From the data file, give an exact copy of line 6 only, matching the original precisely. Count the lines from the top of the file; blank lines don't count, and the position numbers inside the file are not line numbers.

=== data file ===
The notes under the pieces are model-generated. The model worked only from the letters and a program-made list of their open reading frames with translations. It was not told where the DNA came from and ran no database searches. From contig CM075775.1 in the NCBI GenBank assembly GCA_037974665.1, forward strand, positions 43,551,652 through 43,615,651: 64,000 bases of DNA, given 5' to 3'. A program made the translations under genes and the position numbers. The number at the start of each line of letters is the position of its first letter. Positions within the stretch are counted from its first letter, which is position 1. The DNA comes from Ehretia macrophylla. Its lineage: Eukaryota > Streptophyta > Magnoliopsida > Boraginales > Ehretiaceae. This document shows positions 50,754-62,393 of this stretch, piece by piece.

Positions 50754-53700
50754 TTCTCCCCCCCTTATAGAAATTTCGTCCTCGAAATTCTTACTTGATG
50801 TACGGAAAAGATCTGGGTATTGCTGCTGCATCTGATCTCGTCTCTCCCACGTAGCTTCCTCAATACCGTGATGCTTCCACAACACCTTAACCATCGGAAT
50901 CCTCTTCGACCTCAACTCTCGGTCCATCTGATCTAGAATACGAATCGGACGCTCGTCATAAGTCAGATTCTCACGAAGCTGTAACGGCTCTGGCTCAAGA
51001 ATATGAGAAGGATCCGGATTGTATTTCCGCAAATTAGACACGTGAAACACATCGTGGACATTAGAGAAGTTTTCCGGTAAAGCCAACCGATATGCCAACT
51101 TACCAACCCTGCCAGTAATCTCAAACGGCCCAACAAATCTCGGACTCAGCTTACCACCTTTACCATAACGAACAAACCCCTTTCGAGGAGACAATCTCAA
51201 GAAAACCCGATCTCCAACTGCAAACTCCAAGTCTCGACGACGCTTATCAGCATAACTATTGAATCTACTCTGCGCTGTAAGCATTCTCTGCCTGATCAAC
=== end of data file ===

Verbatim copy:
51001 ATATGAGAAGGATCCGGATTGTATTTCCGCAAATTAGACACGTGAAACACATCGTGGACATTAGAGAAGTTTTCCGGTAAAGCCAACCGATATGCCAACT